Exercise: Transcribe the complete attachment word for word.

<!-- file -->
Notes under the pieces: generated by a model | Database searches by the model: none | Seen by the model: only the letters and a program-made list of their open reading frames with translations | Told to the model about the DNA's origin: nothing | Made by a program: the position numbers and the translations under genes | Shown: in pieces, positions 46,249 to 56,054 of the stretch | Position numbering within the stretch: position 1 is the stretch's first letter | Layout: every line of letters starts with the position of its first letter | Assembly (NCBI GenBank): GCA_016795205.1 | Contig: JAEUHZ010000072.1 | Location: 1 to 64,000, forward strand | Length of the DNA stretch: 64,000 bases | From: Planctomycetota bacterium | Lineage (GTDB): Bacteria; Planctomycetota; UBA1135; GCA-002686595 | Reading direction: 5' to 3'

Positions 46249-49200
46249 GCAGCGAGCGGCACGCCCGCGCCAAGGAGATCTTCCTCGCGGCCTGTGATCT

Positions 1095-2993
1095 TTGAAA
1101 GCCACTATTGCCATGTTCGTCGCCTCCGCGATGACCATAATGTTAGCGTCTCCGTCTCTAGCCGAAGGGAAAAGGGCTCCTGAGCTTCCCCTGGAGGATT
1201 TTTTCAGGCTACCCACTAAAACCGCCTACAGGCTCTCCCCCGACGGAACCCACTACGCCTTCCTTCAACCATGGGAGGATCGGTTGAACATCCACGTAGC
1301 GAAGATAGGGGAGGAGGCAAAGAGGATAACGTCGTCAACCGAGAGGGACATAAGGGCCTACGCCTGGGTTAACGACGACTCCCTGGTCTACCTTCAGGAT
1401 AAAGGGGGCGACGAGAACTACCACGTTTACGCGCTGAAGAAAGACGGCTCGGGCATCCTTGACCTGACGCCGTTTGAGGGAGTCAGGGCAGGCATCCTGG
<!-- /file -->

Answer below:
Notes under the pieces: generated by a model | Database searches by the model: none | Seen by the model: only the letters and a program-made list of their open reading frames with translations | Told to the model about the DNA's origin: nothing | Made by a program: the position numbers and the translations under genes | Shown: in pieces, positions 46,249 to 56,054 of the stretch | Position numbering within the stretch: position 1 is the stretch's first letter | Layout: every line of letters starts with the position of its first letter | Assembly (NCBI GenBank): GCA_016795205.1 | Contig: JAEUHZ010000072.1 | Location: 1 to 64,000, forward strand | Length of the DNA stretch: 64,000 bases | From: Planctomycetota bacterium | Lineage (GTDB): Bacteria; Planctomycetota; UBA1135; GCA-002686595 | Reading direction: 5' to 3'

Positions 46249-49200
46249 GCAGCGAGCGGCACGCCCGCGCCAAGGAGATCTTCCTCGCGGCCTGTGATCT

Positions 1095-2993
1095 TTGAAA
1101 GCCACTATTGCCATGTTCGTCGCCTCCGCGATGACCATAATGTTAGCGTCTCCGTCTCTAGCCGAAGGGAAAAGGGCTCCTGAGCTTCCCCTGGAGGATT
1201 TTTTCAGGCTACCCACTAAAACCGCCTACAGGCTCTCCCCCGACGGAACCCACTACGCCTTCCTTCAACCATGGGAGGATCGGTTGAACATCCACGTAGC
1301 GAAGATAGGGGAGGAGGCAAAGAGGATAACGTCGTCAACCGAGAGGGACATAAGGGCCTACGCCTGGGTTAACGACGACTCCCTGGTCTACCTTCAGGAT
1401 AAAGGGGGCGACGAGAACTACCACGTTTACGCGCTGAAGAAAGACGGCTCGGGCATCCTTGACCTGACGCCGTTTGAGGGAGTCAGGGCAGGCATCCTGG